SAN DIEGO--The results of a series of five free annual skin cancer screenings has demonstrated that community education and early detection are valuable tools in addressing cancer prevention, said Rosemary Giuliano, ARNP, MSN. She is national clinical research coordinator in the Cutaneous Oncology Program’s Department of Surgery at the H. Lee Moffitt Cancer Center & Research Institute, University of South Florida, Tampa.
The program was initially developed by Program Leader Douglas Reintgen, MD, and coordinated by Christine A. Marsella, management assistant to Dr. Reintgen. Ms. Giuliano explained the program and its benefits in her presentation at the 26th Annual Conference of the Oncology Nursing Society (abstract 178).
"The incidence of melanoma is increasing. In 2000 alone, one in 75 people in the United States will be diagnosed," Ms. Giuliano said. "More than 600,000 new cases of nonmelanoma skin cancer will occur every year. In 1995, we developed a new community-outreach program to provide free cancer screening to the community."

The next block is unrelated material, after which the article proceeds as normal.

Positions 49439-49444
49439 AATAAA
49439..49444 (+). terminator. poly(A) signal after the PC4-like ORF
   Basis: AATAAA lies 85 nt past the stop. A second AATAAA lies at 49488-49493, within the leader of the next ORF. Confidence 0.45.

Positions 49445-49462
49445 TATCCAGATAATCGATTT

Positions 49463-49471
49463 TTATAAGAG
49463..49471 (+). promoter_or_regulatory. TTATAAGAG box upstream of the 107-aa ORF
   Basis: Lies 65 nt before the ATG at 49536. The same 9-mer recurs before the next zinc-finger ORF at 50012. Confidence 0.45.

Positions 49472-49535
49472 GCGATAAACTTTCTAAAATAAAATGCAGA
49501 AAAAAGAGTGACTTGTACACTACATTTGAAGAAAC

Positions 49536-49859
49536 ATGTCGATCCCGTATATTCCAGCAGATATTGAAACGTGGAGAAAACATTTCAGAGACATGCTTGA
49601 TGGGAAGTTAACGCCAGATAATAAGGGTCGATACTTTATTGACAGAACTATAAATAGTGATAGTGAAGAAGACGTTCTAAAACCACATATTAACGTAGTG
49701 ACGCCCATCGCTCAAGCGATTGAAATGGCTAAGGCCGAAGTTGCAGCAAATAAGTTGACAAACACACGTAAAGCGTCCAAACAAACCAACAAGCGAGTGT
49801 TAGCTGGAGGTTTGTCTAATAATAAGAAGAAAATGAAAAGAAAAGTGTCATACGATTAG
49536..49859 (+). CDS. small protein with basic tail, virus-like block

Each year, Ms. Giuliano and a group of volunteers go to the beach, set up a tent with tables and chairs, as well as the Moffitt mobile bus, and conduct skin screenings. The volunteers are health care providers from the Cancer Center and the Lifetime Cancer Screening Center located at the Cancer Center.
"We peruse the beach and invite people to come to the tent for a screeningor to the bus if they need privacyand hand out sunscreen and literature on proper sunscreen application," Ms. Giuliano said. "The sunscreen is provided to us by the manufacturer. We’ve gotten great television coverage for this, so it’s a real community effort."
Nearly 600 People Assessed
Between May 1995 and April 2000, five mole patrols were sponsored, and medical personnel assessed 599 sunbathing and nonsunbathing beachgoers for atypical skin lesions.